Frances Fox Piven on the Development of the Welfare State, Voting, and Activism in the Academy

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In this episode of the JustPublics@365 podcast series, I interview Distinguished Professor Frances Fox Piven (Graduate Center, CUNY). Professor Piven is an expert in the development of the welfare state, political movements, urban politics, voting, and electoral politics, and she has been politically engaged with improving the lives of America’s poor since the 1960s. She has taught at several universities in the United States and Europe and among her many books are the bestselling Poor People’s Movements (1977), one of four books she coauthored with Richard A. Cloward; Mean Season: The Attack on the Welfare State (1987); Why Americans Don’t Vote (1989); Why Americans Still Don’t Vote: And Why Politicians Want It That Way (2000); Challenging Authority: How Ordinary People Change America (2008), with Joshua Cohen. In addition, she was invited to write introductions to re-issued volumes of The Lean Years (2010) and The Turbulent Years (2010), both by Irving Bernstein. In this episode, we address the Supreme Court’s recent ruling on the Voting Rights Act, her work as an activist, and her research on the welfare system in America.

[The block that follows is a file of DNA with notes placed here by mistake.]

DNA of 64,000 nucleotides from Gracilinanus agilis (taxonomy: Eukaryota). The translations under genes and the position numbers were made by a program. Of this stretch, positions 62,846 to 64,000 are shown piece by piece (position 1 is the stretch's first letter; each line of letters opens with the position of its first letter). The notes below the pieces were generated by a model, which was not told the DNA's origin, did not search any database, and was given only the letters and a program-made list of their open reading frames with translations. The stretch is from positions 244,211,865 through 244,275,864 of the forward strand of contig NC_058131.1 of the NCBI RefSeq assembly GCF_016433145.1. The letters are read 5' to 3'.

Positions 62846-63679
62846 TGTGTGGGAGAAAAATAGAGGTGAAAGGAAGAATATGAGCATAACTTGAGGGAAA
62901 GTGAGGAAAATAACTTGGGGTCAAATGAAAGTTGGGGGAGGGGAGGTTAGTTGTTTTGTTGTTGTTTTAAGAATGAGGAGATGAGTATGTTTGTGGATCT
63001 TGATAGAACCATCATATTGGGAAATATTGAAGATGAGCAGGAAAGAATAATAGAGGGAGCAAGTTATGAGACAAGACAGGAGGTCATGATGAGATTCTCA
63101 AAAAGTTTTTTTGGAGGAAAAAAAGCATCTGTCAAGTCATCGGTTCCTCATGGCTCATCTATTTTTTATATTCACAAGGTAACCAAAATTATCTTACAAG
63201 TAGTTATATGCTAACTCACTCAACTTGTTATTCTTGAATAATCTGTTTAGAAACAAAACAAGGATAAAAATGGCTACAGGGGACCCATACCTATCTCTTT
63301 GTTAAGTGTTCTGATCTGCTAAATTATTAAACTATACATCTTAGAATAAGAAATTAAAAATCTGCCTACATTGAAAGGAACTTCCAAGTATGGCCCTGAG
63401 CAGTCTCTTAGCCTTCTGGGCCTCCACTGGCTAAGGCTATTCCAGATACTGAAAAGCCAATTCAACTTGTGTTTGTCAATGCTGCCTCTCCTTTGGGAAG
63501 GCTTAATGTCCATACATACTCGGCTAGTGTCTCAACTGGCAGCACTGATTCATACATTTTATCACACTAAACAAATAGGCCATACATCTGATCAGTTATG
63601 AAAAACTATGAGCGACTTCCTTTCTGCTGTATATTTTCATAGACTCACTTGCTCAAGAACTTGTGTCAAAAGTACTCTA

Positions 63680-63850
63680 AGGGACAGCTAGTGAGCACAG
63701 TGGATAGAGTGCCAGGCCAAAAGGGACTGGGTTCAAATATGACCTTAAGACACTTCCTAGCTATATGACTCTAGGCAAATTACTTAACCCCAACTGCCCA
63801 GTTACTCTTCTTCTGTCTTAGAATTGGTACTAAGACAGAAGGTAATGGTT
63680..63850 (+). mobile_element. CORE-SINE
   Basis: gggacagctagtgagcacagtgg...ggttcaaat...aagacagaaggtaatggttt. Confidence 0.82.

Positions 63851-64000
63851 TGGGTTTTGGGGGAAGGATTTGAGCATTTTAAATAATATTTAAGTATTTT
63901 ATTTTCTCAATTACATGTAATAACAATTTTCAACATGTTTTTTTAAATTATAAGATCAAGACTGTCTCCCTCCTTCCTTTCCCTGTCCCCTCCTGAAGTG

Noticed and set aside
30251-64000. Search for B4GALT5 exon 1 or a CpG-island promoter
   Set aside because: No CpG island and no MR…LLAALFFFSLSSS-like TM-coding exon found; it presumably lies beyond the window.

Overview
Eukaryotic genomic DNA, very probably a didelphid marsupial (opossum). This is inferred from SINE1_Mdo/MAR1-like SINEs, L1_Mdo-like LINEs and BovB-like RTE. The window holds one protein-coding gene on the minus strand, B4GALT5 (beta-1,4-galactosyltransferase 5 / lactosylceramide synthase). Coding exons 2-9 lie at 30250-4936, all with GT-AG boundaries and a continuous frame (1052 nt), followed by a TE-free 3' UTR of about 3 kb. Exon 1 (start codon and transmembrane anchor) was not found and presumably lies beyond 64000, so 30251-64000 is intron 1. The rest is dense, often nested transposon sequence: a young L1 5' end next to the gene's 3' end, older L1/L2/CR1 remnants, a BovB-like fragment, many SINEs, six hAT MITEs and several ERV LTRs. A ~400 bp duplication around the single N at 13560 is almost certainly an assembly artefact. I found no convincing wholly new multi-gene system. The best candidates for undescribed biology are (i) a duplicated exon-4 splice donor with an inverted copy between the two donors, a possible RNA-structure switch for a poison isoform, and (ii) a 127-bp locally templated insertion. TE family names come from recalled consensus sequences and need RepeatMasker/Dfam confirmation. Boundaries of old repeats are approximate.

Podcast – Frances Fox Piven



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This post is part of the JustPublics@365 Podcast Series. The podcast series features CUNY Graduate Center faculty who are working on issues of social justice and inequality. If you have any questions, research that you would like to share, or are interested in being interviewed for the series, please contact Heidi Knoblauch at